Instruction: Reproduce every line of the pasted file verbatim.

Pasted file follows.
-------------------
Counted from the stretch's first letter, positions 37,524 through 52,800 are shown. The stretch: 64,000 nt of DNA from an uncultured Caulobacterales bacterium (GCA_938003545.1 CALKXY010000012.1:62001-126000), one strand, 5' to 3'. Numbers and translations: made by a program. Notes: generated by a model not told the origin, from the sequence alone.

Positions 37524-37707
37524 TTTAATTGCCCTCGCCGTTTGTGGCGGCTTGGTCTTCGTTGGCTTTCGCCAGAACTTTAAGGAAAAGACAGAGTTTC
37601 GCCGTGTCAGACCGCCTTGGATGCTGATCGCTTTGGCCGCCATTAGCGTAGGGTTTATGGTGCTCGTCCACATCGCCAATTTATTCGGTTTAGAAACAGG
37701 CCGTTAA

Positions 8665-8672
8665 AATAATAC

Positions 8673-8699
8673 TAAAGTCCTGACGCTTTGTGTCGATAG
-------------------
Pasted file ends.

Counted from the stretch's first letter, positions 37,524 through 52,800 are shown. The stretch: 64,000 nt of DNA from an uncultured Caulobacterales bacterium (GCA_938003545.1 CALKXY010000012.1:62001-126000), one strand, 5' to 3'. Numbers and translations: made by a program. Notes: generated by a model not told the origin, from the sequence alone.

Positions 37524-37707
37524 TTTAATTGCCCTCGCCGTTTGTGGCGGCTTGGTCTTCGTTGGCTTTCGCCAGAACTTTAAGGAAAAGACAGAGTTTC
37601 GCCGTGTCAGACCGCCTTGGATGCTGATCGCTTTGGCCGCCATTAGCGTAGGGTTTATGGTGCTCGTCCACATCGCCAATTTATTCGGTTTAGAAACAGG
37701 CCGTTAA

Positions 8665-8672
8665 AATAATAC

Positions 8673-8699
8673 TAAAGTCCTGACGCTTTGTGTCGATAG